Towns of rural western Marin County. Olema is in yellow. WestMarinTowns.png
Towns of rural western Marin County. Olema is in yellow.

Related Research Articles

Marin County, California County in California, United States

Marin County is a county located in the San Francisco Bay Area of the U.S. state of California. As of the 2010 census, the population was 252,409. Its county seat is San Rafael. Marin County is included in the San Francisco–Oakland–Berkeley, CA Metropolitan Statistical Area across the Golden Gate Bridge from San Francisco.

Inverness, California census-designated place in California, United States

Inverness is an unincorporated community and census-designated place (CDP) located in western Marin County, California. Inverness is located on the southwest shore of Tomales Bay 3.5 miles (5.6 km) northwest of Point Reyes Station, at an elevation of 43 feet. In the 2010 census, the population was 1,304. The community is named after Inverness, Scotland and was named by a Scottish landowner.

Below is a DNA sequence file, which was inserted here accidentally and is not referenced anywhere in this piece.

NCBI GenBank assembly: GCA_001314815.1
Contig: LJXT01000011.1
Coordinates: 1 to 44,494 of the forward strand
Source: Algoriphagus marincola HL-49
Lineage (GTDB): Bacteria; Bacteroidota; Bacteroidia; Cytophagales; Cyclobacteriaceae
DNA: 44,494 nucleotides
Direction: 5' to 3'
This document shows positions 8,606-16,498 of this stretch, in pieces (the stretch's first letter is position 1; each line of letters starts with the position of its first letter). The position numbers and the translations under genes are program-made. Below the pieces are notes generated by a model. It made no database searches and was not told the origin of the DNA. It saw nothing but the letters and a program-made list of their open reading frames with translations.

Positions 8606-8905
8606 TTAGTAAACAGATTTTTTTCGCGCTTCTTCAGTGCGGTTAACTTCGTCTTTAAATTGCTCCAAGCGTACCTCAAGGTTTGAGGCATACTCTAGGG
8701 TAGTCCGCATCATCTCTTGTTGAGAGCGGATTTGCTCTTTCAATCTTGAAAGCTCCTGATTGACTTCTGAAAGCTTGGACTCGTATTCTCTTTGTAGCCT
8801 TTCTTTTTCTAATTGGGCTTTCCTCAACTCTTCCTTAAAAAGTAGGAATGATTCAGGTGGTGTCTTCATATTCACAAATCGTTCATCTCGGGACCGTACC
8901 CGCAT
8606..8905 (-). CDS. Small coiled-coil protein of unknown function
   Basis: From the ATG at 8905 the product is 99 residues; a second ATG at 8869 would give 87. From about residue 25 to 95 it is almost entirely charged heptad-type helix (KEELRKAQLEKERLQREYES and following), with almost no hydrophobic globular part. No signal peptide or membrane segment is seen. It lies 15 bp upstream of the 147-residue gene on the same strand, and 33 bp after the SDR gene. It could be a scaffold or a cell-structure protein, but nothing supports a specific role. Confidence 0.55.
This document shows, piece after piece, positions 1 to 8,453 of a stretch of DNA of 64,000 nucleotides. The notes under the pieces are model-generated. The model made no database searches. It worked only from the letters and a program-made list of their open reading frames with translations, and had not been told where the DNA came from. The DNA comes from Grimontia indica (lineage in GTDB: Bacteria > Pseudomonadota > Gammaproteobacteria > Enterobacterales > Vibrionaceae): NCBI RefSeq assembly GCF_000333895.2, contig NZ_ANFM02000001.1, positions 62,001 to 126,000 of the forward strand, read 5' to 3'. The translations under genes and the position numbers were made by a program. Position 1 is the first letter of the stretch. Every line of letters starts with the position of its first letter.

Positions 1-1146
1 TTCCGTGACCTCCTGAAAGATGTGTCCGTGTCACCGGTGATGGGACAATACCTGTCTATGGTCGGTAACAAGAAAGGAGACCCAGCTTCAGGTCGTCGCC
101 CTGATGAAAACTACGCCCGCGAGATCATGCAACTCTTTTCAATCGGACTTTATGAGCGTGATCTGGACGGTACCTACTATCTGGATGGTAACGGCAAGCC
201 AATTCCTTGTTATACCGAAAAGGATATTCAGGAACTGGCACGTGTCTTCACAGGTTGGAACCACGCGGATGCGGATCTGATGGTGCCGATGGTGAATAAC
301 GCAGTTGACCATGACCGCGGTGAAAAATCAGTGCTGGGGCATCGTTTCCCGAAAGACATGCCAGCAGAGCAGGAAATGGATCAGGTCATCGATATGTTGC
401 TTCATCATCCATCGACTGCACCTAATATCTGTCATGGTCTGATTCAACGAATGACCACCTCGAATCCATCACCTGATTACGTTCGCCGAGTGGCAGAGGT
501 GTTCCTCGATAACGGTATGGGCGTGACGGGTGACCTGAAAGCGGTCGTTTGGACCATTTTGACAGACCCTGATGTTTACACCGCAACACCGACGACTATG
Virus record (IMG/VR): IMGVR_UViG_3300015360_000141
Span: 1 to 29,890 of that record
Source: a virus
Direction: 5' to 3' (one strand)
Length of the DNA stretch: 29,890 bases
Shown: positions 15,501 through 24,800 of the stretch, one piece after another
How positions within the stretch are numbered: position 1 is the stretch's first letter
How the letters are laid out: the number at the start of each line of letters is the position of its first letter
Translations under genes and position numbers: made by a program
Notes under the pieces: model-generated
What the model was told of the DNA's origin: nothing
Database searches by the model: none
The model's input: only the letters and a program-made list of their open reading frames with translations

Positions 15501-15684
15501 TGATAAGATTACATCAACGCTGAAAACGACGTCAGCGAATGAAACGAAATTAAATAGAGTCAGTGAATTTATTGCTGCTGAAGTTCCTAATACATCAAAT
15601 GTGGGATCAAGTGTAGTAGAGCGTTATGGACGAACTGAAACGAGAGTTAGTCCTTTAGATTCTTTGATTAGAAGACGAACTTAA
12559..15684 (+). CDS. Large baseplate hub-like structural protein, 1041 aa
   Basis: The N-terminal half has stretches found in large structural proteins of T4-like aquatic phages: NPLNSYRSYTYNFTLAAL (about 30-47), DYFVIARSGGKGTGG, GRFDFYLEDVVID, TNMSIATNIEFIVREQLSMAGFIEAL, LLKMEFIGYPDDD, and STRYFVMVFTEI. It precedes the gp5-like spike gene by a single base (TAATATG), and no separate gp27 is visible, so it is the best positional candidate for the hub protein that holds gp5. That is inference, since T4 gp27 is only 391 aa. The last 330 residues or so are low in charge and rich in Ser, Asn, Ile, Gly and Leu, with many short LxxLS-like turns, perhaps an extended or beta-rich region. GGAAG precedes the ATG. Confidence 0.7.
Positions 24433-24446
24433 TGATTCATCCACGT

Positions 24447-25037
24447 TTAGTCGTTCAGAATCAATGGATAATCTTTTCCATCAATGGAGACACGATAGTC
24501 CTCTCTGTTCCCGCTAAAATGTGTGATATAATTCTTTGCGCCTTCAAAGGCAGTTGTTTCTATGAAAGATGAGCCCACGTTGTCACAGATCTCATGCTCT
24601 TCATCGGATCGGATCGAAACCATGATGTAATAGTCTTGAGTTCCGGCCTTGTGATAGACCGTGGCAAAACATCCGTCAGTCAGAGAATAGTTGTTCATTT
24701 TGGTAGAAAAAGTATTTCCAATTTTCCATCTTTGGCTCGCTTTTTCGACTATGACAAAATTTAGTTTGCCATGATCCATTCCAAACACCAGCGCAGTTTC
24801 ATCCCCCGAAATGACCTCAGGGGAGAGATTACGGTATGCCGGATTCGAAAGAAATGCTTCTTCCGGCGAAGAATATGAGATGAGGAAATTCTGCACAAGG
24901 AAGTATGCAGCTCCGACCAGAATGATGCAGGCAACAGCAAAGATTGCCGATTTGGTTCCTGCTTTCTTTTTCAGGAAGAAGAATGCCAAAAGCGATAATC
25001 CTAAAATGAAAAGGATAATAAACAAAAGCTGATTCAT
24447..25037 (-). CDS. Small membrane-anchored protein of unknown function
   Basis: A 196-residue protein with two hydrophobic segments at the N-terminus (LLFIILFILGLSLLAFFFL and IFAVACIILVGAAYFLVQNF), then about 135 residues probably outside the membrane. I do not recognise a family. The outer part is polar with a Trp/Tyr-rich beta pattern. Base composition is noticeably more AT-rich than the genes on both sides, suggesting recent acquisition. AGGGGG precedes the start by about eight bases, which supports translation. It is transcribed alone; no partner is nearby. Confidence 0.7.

Novato, California City in California, United States

Novato is a city in northern Marin County, in the North Bay region of the San Francisco Bay Area, in the U.S. state of California. As of the 2010 United States Census, its population was 51,904. Novato is located about 10 miles (16 km) northwest of San Rafael and about 30 miles (48 km) north of San Francisco on U.S. 101. Novato has been called one of the best places to live in the U.S.

Point Reyes Station, California Census-designated place in California, United States

Point Reyes Station is a small unincorporated town located in western Marin County, California. Point Reyes Station is located 13 miles (21 km) south-southeast of Tomales, at an elevation of 39 feet (12 m). Point Reyes Station is located along State Route 1 and is a gateway to the Point Reyes National Seashore, an extremely popular national preserve. About 350 people live in the town. It is also the name of a census-designated place (CDP) in northern California covering the unincorporated town and surrounding countryside, with a total CDP population of 848.

Point Reyes National Seashore protected national seashore in northern California